When estimating population level changes in health indicators, the declining response rate, especially if also the characteristics of non-respondents are changing may bias the outcome. There is evidence that survey response rates are declining in many countries. It is also known that respondents and non-respondents differ in their socio-economic and demographic status as well as in their health and health behaviours. There is no information about the changes in the differences between respondents and non-respondents over time. Our purpose was to investigate the changes over time in the differences between respondents and non-respondents in respect to their sex, age, marital status and educational level. The data from the Finnish Adult Health Behaviour Survey (1978-2002) was used. The response rate declined over the past 25 years for both men and women in all age groups. The decline was faster among men than women, and also faster in younger age groups than older age groups. There is a marked difference in the response rate between married and non-married persons but it did not change over time. Also the response rate between different educational levels differed for both men and women, and this difference increased over the years. The declining response rate and at the same time occurring change in the non-respondent characteristics will decrease the representativeness of the results, limit the comparability of the results with other surveys, increase the bias of the trend estimates and limit the comparability of the results between population groups.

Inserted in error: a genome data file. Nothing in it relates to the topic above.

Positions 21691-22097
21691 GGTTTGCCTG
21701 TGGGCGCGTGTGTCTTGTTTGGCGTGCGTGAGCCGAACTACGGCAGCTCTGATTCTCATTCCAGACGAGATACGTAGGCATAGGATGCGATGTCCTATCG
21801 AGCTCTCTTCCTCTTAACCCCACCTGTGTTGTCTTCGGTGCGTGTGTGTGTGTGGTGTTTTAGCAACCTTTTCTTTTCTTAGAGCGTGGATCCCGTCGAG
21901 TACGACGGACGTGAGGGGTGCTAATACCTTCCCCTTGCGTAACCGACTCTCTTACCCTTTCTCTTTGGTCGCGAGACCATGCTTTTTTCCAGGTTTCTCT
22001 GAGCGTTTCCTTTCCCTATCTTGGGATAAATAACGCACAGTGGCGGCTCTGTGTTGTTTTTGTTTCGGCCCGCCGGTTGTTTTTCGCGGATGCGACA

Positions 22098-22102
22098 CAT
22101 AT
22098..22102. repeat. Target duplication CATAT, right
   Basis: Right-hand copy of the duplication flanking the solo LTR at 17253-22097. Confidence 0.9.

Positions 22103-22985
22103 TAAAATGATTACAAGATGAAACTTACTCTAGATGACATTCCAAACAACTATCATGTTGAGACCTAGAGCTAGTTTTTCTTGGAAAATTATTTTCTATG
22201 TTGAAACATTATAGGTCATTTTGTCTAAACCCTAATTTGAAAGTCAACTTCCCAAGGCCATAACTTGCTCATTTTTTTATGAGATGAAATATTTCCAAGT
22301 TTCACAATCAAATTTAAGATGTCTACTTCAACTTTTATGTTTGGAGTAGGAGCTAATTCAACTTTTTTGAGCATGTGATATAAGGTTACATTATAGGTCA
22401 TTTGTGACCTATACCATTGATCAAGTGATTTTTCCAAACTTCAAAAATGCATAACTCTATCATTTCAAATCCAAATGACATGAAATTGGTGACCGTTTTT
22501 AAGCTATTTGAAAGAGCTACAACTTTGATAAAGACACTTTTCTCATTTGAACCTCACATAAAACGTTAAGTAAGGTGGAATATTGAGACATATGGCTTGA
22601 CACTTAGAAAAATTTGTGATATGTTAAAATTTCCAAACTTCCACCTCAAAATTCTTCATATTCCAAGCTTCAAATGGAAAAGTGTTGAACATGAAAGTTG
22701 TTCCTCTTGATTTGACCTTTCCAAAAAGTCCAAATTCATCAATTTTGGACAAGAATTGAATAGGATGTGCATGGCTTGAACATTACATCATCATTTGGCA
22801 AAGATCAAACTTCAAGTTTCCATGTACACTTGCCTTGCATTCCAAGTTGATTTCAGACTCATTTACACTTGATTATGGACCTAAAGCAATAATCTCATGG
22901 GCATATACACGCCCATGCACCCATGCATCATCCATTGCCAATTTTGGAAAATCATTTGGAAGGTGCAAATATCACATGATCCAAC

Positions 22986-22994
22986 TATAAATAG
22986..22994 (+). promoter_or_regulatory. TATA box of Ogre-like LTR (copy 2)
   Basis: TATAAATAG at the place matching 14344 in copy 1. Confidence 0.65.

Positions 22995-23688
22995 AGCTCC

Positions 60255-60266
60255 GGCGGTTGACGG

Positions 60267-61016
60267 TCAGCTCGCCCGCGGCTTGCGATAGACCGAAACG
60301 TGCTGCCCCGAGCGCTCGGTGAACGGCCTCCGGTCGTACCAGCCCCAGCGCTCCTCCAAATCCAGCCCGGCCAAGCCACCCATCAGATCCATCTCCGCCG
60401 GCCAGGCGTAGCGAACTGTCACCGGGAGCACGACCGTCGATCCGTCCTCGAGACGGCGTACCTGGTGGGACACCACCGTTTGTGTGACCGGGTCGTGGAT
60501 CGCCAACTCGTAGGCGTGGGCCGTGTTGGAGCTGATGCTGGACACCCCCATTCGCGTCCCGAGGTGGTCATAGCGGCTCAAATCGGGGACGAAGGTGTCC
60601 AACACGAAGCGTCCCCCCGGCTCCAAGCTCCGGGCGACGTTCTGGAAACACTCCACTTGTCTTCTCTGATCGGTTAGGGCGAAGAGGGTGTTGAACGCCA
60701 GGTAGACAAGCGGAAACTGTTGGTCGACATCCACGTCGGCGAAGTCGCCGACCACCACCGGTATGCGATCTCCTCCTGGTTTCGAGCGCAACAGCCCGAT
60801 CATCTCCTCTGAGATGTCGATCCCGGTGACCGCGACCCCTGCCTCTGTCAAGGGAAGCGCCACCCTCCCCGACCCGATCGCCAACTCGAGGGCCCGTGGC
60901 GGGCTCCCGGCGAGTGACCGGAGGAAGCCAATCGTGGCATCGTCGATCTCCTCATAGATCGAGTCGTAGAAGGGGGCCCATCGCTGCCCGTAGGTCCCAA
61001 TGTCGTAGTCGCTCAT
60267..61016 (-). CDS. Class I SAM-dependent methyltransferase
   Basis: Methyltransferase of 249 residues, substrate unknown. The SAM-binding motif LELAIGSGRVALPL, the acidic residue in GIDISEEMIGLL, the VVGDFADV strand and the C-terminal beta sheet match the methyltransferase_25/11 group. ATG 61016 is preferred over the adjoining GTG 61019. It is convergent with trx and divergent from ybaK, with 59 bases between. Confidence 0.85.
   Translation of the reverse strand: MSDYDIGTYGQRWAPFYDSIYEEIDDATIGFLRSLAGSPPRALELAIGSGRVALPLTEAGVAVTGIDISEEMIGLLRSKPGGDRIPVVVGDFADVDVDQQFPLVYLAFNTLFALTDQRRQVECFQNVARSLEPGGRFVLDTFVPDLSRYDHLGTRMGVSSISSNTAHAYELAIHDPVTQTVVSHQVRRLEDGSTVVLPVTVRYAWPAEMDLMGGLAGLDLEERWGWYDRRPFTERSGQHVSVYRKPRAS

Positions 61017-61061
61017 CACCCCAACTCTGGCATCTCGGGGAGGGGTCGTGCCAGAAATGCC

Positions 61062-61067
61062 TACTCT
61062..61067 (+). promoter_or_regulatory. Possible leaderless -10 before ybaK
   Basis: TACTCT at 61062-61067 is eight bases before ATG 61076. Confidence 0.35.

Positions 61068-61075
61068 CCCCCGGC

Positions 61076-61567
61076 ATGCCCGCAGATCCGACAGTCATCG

Canada does not have enough aboriginal nurses and aboriginal nursing faculty. Consequently, there is an inadequate number of nurses to meet both on- and off-reserve and community health care staffing needs. In 2002, Health Canada asked the Canadian Association of University Schools of Nursing to facilitate a national task force that would examine aboriginal nursing in Canada. The task force engaged in an extensive literature review, conducted a national survey of nursing programs, and explored recruitment and retention strategies. In 2007, the association prepared an update on the current status. In this article, the authors review the progress made during the intervening five years in the recruitment, retention and education of aboriginal nursing students.